Sunday, August 07, 2005

Blog Map

Found this blog map tool by following a few links this morning and have now updated all my original blogs with it.

Passionate Runner

Passion for the Good Customer Experience

I have more exploring to do as I now have discovered other bloggers in the area that I had not know of before. This is a cool tool!

Simple and easy to use, also a plus!

Try it!

Friday, August 05, 2005

Quotes & Links

From Twyla at Whimsical Mystic writing on the glory of a morning shower:
Ah, the glory of a morning shower! Why do I so often not appreciate it? It capsulizes all that is good in this life. Comfort, cleansing, renewal, a fresh start. Not to mention an amusement park for the senses.

I love to start the water out a little hot. Not too hot, that is just uncomfortable. Who wants to feel sweaty in the shower? Just hot enough to soothe the knots out of my muscles. I stand for a minute, letting the hot spray course over my head and letting its tiny fingers work their way into any residual tension in my neck and shoulders. Ah, the neck and shoulders. What a playground. So sensitive to both tension and touch.
It continues with good honest writing... read the rest!

From Cindy at Wordlust : Paperfetish
Well, I like to pretend I'm Emily Dickinson from time to time. Even though I'm all grown up, I indulge in a little harmless disassociative episode when I can't stand being myself for one more second. When I come to, I'm always relieved to not have to scrape a kid off of my tires, but sometimes there's a poem stuck to my shoe.
Follow the link to read the poem!

From Jory des Jardins at Pause, her recap of the BlogHer conference

Don't get me wrong--the details were necessary, but what really differentiated the conference for me was observing this community take care of itself, entertain itself, educate itself, promote itself, and--when necessary--laugh at itself.

I've been writing about the Power of the X Chromosome, which I define as qualities unique to women that cultivate effective leadership when used to their potential. I think that these qualities--communication, connectedness, humilty--were in play all weekend.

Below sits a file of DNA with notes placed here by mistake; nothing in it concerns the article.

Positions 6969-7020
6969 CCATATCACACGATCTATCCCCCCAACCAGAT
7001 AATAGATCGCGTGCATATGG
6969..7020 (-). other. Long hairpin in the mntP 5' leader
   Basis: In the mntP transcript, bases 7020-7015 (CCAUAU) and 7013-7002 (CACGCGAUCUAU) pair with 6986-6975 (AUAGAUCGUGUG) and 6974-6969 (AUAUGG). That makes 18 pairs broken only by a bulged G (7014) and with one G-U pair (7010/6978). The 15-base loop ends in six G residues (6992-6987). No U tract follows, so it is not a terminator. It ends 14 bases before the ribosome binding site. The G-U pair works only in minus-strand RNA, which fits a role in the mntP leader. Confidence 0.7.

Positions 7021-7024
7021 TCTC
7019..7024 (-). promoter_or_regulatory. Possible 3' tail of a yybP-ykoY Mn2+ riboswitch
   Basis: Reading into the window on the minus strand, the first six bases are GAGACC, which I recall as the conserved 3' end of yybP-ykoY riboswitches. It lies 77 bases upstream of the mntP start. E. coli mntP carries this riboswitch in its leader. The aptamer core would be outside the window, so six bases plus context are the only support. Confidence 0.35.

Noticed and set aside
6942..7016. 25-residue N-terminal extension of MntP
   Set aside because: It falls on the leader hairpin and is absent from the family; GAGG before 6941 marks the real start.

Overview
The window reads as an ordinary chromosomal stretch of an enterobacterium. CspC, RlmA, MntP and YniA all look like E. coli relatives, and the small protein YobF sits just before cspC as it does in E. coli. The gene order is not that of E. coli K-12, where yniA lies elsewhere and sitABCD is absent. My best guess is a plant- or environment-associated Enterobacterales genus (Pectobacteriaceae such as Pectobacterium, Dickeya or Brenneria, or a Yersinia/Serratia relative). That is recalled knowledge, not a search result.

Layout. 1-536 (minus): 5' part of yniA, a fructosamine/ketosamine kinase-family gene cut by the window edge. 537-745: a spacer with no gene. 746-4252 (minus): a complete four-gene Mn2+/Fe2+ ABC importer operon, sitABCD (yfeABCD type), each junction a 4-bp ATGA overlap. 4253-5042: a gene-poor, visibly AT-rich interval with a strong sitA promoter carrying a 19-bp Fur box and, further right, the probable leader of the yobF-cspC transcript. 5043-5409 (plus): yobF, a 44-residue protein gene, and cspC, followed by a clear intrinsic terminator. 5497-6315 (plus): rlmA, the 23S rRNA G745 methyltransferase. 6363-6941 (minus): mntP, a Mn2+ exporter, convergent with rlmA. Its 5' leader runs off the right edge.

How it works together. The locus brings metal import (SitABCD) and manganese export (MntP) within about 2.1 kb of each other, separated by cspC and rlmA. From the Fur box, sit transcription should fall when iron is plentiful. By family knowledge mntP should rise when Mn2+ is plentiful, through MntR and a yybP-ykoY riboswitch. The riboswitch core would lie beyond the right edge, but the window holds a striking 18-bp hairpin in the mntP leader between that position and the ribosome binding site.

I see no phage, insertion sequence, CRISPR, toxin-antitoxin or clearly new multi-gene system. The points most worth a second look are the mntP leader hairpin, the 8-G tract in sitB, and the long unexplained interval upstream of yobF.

Read the whole thing... seems like the place to plan on being next year is BlogHer!

That's oll for tonight folks... Solas on CD has just finished and I am ready for my pillow.

Thursday, August 04, 2005

Gerald's Clan - updated

Gerald's Clan
Originally uploaded by shersteve.

Otherwise known as "our gang", this is a better picture than the one originally posted last weekend. Thanks to Meghan and to whomever used your camera for this one!

Paul's Clan

Paul's Clan
Originally uploaded by shersteve.

Another contribution to the Sherlock family reunion from last weekend, this one from Meghan's camera. Thanks, Meghan.

Tuesday, August 02, 2005

Quotes & Links

From Johnny Biscuit at A little Nonsense
The older I get the more I see that dreams and hopes are just that unless they are tied to action. And even then it can seem luck of the draw. Life happens and you have to roll with it, that's for sure. But you have to reach for what you want, the really important things, and make them real by making them really important. Life has a cost and you pay it one way or another. Either you pay it with effort and sacrifice to get what you truly believe or you pay it by trying to handle what life throws at you.
From Danny Miller at Andy Hardy Writes A Blog
The teens in the film were great as were the parents/superheroes played by Kelly Preston and Kurt Russell. It even had a moving, non-smarmy moral that allowed for lots of interesting discussions after the film (conversations that I'm grateful for as Leah moves closer to the terrifying teen years). The film is about a high school for the children of superheroes. Upon enrollment, the kids are placed into two groups based on their powers: hero or sidekick. What an effective and fun way to look at the social minefield of high school, the damage that cliques can do, and issues of parental expectations and acceptance.
From Kirsten Johnson at Dream Big
life can become mundane and overwhelming if we go through it accomplishing big things and never taking the time to properly acknowledge their completion. and it can be hard to keep wanting to head for the next goal if there is no celebration at the end to look forward to.

celebrating doesn't have to take any particular form, maybe it's calling someone up and congratulating them, or perhaps making them a great meal and chatting about their success over dinner, or maybe it's just sending a simple email. however you do it take the time to make note of success when you see it - big or small.

so take a look around, at your life and the lives of those you love, what do you have to celebrate?
Enough for today... you go find something to celebrate.

I for one, have some home made ice cream that I can hear calling my name. You may recall this was left over from the birthday party for Carolyn. She is out on the town (Boston) with some friends to see Hamlet. I'll have my ice cream and think about what Trinity Square will do with Hamlet later this year.

The Story behind EPIC

Back in February, I found EPIC and posted about it here.

Josh Hallett has a link to Poynter on the story behind the making of EPIC.

Read about it here.


Monday, August 01, 2005

Home made ice cream for the birthday girl

Home made ice cream for the birthday girl
Originally uploaded by shersteve.

My daughter Carolyn had some friends over to help make some hand-cranked home-made ice cream on her birthday. The cranking went well. Everyone took a turn. The ice cream was delicious!

Happy birthday, Carolyn!